Hurricane Sandy’s impact on Broadway box office rang in at $8.5 million of missed revenue, according to estimates from the Broadway League, with a 19% loss in attendance.
The estimates could be made with the tallying of the last week’s Main Stem sales, hobbled by the cancellation of the 48 individual performances over the early part of the frame. Total for the week ending Nov. 4 were down about $6.5 million or about one-third compared to the prior week — which already was down due to cancelled Sunday perfs from the previous sesh.
The League came up with its $8.5 million figure when the org compared the cume for last week plus the previous sesh against a baseline tally that assumed the two weeks would have otherwise trended the same as they did in 2011 (when there was a slight 1% dip in sales week-to-week).
The 19% loss in attendance derived from comparing actual attendance against the average of attendance logged during the same timeframe over the last decade. According to the League’s estimates, losses from Sandy were less than those from Hurricane Irene in 2011, which hit the Rialto in a busy summer week rather than during a relatively soft autumn sesh. Irene cancelled some 66 individual perfs vs. the 48 nixed by Sandy.
Overall Main Stem sales for the week came in at $13,578,724 for a roster of 28 shows that, depending on a title’s sked and how quickly it could get back up and running, played between five and seven perfs each (rather than the standard week of eight).
But other than the numbers taking a beating, there was little positional shifting in the Top 10 or anywhere else on the chart. Shows that were doing well continued to do well, all things considered, while the offerings that were struggling kept on struggling.
Perhaps the biggest surprise was at “Nice Work If You Can Get It” ($445,632 for seven shows), which plummeted a disproportionate 55% in a week of only one missed perf. The figure stands out particularly when compared to the title’s receipts over the past couple of months, when the show had seen sales surge after a summer of decent but unspectacular sales.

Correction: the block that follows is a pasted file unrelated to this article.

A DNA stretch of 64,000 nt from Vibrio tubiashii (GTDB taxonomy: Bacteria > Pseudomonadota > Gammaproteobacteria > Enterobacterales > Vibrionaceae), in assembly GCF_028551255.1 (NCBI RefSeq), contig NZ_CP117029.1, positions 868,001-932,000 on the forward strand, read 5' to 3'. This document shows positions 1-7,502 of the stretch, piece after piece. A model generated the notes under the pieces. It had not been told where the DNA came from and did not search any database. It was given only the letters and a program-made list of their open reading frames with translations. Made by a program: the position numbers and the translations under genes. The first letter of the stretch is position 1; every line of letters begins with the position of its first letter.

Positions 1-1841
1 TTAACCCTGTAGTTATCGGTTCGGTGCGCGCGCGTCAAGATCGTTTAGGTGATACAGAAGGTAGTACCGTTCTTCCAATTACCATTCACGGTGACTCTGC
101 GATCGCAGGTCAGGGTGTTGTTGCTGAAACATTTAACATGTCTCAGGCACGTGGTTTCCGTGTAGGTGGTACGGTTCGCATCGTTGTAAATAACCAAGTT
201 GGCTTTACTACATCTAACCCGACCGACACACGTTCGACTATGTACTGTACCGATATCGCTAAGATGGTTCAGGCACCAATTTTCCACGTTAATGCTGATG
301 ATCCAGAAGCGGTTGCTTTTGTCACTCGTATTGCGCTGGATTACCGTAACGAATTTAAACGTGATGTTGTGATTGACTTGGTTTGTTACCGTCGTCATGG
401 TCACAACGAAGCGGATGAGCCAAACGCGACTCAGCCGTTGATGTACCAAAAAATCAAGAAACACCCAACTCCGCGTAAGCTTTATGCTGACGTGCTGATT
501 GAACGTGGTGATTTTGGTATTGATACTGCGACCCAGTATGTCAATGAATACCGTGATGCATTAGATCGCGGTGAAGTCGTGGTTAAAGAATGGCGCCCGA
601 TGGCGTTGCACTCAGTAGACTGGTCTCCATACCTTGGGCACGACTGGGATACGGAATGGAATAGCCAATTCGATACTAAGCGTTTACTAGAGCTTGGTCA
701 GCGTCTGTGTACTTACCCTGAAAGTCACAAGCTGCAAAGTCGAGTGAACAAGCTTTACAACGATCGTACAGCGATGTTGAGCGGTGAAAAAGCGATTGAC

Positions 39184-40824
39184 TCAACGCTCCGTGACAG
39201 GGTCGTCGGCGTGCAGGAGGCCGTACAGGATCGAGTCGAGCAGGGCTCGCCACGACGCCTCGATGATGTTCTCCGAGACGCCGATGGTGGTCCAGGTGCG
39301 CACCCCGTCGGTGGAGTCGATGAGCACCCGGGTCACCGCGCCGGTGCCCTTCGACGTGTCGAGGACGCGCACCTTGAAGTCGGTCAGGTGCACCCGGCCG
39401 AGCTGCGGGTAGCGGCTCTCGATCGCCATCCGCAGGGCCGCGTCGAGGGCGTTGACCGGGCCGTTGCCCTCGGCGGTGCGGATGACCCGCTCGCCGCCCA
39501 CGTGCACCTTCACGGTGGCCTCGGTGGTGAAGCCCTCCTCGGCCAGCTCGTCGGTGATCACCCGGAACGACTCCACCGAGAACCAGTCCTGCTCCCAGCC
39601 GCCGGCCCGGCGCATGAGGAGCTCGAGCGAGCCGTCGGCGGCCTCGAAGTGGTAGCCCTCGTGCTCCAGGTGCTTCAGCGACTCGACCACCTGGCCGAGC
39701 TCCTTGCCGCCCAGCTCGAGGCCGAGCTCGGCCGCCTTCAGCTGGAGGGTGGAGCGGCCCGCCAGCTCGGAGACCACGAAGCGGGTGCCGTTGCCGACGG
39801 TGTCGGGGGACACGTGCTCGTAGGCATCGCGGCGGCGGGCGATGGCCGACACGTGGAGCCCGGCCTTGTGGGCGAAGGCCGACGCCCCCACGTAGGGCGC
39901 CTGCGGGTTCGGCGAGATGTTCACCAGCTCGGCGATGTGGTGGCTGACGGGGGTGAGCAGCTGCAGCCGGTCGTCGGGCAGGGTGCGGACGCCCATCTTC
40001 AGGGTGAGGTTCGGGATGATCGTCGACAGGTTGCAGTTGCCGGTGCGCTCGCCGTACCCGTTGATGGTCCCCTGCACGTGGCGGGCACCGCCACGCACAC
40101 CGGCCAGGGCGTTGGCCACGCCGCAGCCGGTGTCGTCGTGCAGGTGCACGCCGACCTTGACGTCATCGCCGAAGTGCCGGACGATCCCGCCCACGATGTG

To be fair, last week was shaping up to be a tough one across the board anyway, with B.O.-draining annual events Halloween and the New York City Marathon (which had been skedded for Nov. 4 before it was cancelled in the wake of the storm) both falling within the week.
And “Nice Work” wasn’t the only one to take a major hit, with play “Grace” ($219,878 for seven) also down by more than 50%. New tuner “Scandalous” ($117,402 for six) and the Roundabout’s revival of “Cyrano de Bergerac” ($123,220 for seven) also were among those down by about half.
In the Top 10, “The Book of Mormon” ($1,332,221 for seven perfs) proved that not even a hurricane could dent sky-high ticket demand, with the show reasserting itself at the head of the class and outpacing the other two members of this week’s millionaires’ club, “Wicked” ($1,166,275 for seven) and “The Lion King” ($1,121,501 for six). Big-selling new arrival “Glengarry Glen Ross” ($744,703 for five), toplined by Al Pacino, also held up just fine, while “Annie” ($638,714 for seven), down only 9%, showed itself to be notably resilient in the week leading up to its Nov. 8 opening.
Overall attendance for the week came in at 149,443, way down compared to the 230,000 logged in the same week in 2011.
At least Broadway has the traditional B.O. bounty of Thanksgiving to look forward to later this month. Before that, though, the Street has to get through this week, hampered already by yet another sales-dampening event: the presidential election.